We lost Bruce Meyers. Yes, the Meyers with the S at the end of his name. The Meyers who designed the legendary Meyers Manx dune buggy, one of the most iconic, most recognizable, most fun and most copied designs in the history of the automobile. The Meyers who was famous for leaping tall sand dunes with a single bound and running through the esses at places like Pikes Peak. Yes, that Meyers.
He passed away peacefully and quietly in his sleep, a manner totally contradictory to the way he lived his life. He was 94 years young. I loved him. And I miss him dearly.
Bruce was, to say the least, a very complex individual and a unique character who grew up in Southern California in the early days of surfing, drag racing, hanging out at the beach and driving on the dunes.
Bruce was born the youngest of five kids in Los Angeles in 1926… on the dining room table.
Bruce’s father, John Meyers, was friends with Henry Ford, who hired John to set up Ford dealerships across the country. Along the way, Bruce’s oldest sister was born, but not in the backseat of the Model T which Henry Ford had given to John.
When the Meyers reached Los Angeles they stopped and made a home, and John continued setting up Ford dealerships.
Success in business allowed John Meyers to move to a large home in the affluent community of Palos Verdes. But like thousands of others, the Meyers lost everything during The Great Depression. So most of Bruce’s formative years were spent in cheap rental districts on the water, where he surfed and roamed the beaches of Hermosa and Manhattan Beach.
Bruce’s eye for design was not developed and refined by a traditional education at a school such as the Art Center College of Design in Pasadena. No, he was schooled in fine arts at Chouinard Art Institute. And the iconic shape of the Manx came not from the hand of an admirer of American or Italian or French automotive sculpture, although he appreciated many of those designs. Instead, it came from the eye of a man who found fun in the cartoon cars he saw in comic strips.
He served in the navy during World War II; like many veterans, he didn’t often speak of his service. But Bruce was a genuine war hero who served on the aircraft carrier USS Bunker Hill, which was badly damaged when hit by two kamikazes off Okinawa. Everyone had to jump overboard to avoid the fires and Bruce gave up his life jacket to a sailor without one. He ended up on a rescue ship hours later having saved the life an injured American pilot he found floating among the flaming debris and oil slicks.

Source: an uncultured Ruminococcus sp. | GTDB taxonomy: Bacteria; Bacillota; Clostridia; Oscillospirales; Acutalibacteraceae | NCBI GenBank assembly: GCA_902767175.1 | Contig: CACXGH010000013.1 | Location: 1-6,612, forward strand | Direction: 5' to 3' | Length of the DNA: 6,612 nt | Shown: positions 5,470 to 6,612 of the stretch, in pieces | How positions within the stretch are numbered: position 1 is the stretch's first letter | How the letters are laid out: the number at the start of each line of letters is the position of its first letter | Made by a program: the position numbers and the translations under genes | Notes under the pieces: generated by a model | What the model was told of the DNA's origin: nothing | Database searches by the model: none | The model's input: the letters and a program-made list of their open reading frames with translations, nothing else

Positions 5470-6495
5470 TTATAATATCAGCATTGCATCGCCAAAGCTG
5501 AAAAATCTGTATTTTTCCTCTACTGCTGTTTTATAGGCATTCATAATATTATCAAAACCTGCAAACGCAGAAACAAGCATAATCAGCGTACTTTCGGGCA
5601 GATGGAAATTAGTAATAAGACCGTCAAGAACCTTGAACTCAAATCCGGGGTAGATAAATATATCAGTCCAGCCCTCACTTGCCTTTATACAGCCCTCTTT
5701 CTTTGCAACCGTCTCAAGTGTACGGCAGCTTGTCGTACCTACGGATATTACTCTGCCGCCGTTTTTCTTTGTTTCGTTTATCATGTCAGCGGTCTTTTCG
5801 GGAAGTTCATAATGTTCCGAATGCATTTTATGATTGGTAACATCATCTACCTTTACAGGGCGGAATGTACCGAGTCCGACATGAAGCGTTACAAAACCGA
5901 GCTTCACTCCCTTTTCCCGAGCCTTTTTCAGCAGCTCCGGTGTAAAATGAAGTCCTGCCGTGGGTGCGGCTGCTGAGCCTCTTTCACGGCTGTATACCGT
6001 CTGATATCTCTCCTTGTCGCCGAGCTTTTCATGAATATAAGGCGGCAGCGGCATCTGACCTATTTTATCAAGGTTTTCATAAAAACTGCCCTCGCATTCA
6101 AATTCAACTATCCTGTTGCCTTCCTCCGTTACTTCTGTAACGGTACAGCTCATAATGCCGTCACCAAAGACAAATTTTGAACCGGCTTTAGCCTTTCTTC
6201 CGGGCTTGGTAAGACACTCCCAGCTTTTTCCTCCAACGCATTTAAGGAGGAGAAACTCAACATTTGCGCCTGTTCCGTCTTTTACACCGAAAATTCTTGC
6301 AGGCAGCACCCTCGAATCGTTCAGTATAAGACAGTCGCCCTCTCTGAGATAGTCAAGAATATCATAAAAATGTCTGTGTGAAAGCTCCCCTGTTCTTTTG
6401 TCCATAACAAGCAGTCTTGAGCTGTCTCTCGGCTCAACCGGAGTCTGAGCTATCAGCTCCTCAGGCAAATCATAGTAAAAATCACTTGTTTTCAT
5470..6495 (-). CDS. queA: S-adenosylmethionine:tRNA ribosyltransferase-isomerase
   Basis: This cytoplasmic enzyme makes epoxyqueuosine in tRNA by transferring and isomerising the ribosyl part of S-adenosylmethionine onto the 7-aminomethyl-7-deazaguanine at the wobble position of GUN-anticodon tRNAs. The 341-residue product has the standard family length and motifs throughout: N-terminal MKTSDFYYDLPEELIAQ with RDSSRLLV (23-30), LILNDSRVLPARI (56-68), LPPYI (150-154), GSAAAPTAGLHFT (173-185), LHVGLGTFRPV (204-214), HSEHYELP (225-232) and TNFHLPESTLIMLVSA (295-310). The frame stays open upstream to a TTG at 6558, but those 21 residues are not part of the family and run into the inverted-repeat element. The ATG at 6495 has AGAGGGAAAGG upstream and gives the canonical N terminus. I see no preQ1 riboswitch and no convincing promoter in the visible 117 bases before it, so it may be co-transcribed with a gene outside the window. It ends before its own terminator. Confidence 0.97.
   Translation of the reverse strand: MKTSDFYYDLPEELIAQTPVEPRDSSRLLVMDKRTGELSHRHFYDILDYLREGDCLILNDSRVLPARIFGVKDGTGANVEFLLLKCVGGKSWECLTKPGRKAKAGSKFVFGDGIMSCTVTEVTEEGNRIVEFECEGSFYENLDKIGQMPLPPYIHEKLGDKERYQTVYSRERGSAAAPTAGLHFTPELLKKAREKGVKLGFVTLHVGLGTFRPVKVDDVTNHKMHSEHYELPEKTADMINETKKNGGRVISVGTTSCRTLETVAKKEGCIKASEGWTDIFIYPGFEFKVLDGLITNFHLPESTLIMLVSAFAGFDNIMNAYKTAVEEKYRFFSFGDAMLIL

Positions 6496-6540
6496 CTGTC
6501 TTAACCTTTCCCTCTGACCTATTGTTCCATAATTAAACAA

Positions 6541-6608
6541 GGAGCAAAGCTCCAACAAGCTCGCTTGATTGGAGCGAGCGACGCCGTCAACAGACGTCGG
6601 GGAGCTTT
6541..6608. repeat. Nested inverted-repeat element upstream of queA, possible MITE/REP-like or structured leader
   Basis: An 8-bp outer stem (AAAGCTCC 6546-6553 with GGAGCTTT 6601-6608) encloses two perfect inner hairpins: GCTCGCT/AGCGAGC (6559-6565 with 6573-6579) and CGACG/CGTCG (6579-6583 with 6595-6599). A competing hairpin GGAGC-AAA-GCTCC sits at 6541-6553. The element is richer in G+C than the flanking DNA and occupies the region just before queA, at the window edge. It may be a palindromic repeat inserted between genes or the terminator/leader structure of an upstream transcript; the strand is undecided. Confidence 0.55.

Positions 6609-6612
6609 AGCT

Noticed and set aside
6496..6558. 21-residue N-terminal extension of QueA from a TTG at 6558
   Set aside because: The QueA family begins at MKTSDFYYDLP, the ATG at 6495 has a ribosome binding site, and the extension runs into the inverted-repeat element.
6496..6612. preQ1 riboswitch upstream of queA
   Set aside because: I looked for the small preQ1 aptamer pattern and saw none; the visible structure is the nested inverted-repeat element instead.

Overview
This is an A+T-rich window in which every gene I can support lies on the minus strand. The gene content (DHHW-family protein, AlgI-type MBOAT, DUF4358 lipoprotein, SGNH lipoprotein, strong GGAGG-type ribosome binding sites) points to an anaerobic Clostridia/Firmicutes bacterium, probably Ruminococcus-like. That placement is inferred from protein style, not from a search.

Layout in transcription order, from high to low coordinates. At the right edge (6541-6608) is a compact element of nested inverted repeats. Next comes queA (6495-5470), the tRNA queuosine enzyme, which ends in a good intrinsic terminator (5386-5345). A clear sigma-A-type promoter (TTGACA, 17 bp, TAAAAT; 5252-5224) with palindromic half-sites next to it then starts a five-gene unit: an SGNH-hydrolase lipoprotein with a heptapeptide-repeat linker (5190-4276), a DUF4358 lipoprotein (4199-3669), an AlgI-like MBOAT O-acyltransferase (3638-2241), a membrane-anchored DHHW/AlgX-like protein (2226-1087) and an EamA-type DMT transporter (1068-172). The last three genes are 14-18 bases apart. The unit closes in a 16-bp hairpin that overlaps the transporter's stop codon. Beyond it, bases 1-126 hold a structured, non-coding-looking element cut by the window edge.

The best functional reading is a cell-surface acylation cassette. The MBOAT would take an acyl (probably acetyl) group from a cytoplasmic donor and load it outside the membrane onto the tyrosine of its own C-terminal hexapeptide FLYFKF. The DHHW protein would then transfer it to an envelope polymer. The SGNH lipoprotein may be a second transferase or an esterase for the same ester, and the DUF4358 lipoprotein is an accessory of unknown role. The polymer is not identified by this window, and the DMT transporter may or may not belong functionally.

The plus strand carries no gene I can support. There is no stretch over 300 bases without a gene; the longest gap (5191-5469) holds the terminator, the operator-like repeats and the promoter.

How many of us have dreamed about getting away from it all and sailing away to a Pacific island? Bruce did that. After the war, with both wander and lust in his eye, Bruce hired on to help construct a trading post on Penrhyn Island, an atoll in the northern group of the Cook Islands in the south Pacific Ocean. On his way back to the US, Bruce stopped for a few months or R&R in Tahiti, which lies 833 miles south and east of the Cook Islands. There he mastered the art of sailing the native outrigger boats and played the ukulele on the local radio station.
Upon returning to Southern California, Bruce worked with Dale Velzy, the first commercial surfboard builder, and learned to work with fiberglass, building both his own surfboards and catamarans. Later, Bruce worked for Jensen Marine, a fiberglass boat builder in Newport Beach, where company owner Jack Jensen pounded into Bruce the guiding principles that defined his designs: Make it simple and efficient. Don’t add stuff that just adds cost.
Eventually Bruce built a 42-foot 2-man catamaran that he and a friend were going to sail back to Tahiti. But the friend backed out at the last moment and Bruce sold the cat.
Bruce’s smaller cat designs using canvas, light-weight aluminum and fiberglass weren’t lost on a fellow surfer who pulled up alongside Bruce’s cat at the end of one of the annual Newport to Ensenada Races and complimented Bruce on finishing well ahead. That other surfer was Hobie Alter, who would find fame and fortune building and selling lightweight catamarans called Hobie Cats. And now you know the rest of that story.
Bruce was okay with that. He was totally focused on his automotive project: a fiberglass dune buggy. The car was a great success. Too great, unfortunately. The simplicity of the design made it easy for rip-off artists to make a splash and be in the dune buggy business literally overnight. Cheap imitations abounded. You’ve heard the expression “Imitation is the sincerest form of flattery?” For Bruce, imitation was the cheapest form of thievery. He took the copycats to court on copyright infringement. Unfortunately, the magistrate who handled the case was about 85 years old and Bruce’s was his very last case before retirement. Bruce said the judge spent most of his waking hours asleep at the switch. At the end of the day, the judge ruled for the copiers. That put Bruce out of business.
Bruce was married six times. I knew the first: Shirley, who had a happy-go-lucky personality much like Bruce’s; and the last, Winnie, the woman who helped Bruce pull his life together and who shared his love for Manxes, Manx history, and the Manx family. Especially the people. She was the love of Bruce’s life.
Winnie, who has a mind like a steel—or perhaps fiberglass—trap, says Bruce built a mile of Manxes: 5280 in total. And that doesn’t include the several hundred Manx IIs, about 1,000 Meyers Tow’ds, a couple of hundred Manx SR’s and 75 Resorters/Turistas— a total of nearly 7,000 kits. Other manufacturers sprang up overnight and ended up producing over 350,000 copies and look-alikes. Eventually over 300 companies worldwide copied the Meyers Manx in one form or another.
But Bruce never ran out of creative ideas to exercise his fiberglass skills.
Bedliners for pickup trucks? They’re as common today as, well, pickup trucks. Bruce did that first too. Fiberglass hot tubs? Yup, Bruce again. But the world wasn’t quite ready for a “plastic” hot tub at the time.
Do you remember Grand Prix of America? No, not the track outside Austin, but the open-wheel Wankel-powered formula go-karts and mini racetracks created by a group of Detroit auto execs headed by John DeLorean and his brother Jack. It was 1973, and you could race for a buck a lap in Troy, Michigan. Bruce was asked to submit a design for the cars. It was a beauty, but politics raised its ugly head.